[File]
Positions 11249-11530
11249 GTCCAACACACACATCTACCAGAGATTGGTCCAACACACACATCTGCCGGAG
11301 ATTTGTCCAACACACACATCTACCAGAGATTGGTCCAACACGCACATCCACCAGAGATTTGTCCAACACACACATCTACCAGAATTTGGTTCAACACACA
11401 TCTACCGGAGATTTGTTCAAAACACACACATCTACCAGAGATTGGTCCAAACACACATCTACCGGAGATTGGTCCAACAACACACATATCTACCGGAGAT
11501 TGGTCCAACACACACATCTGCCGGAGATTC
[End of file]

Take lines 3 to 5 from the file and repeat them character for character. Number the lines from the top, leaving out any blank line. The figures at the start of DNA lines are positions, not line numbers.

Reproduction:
11301 ATTTGTCCAACACACACATCTACCAGAGATTGGTCCAACACGCACATCCACCAGAGATTTGTCCAACACACACATCTACCAGAATTTGGTTCAACACACA
11401 TCTACCGGAGATTTGTTCAAAACACACACATCTACCAGAGATTGGTCCAAACACACATCTACCGGAGATTGGTCCAACAACACACATATCTACCGGAGAT
11501 TGGTCCAACACACACATCTGCCGGAGATTC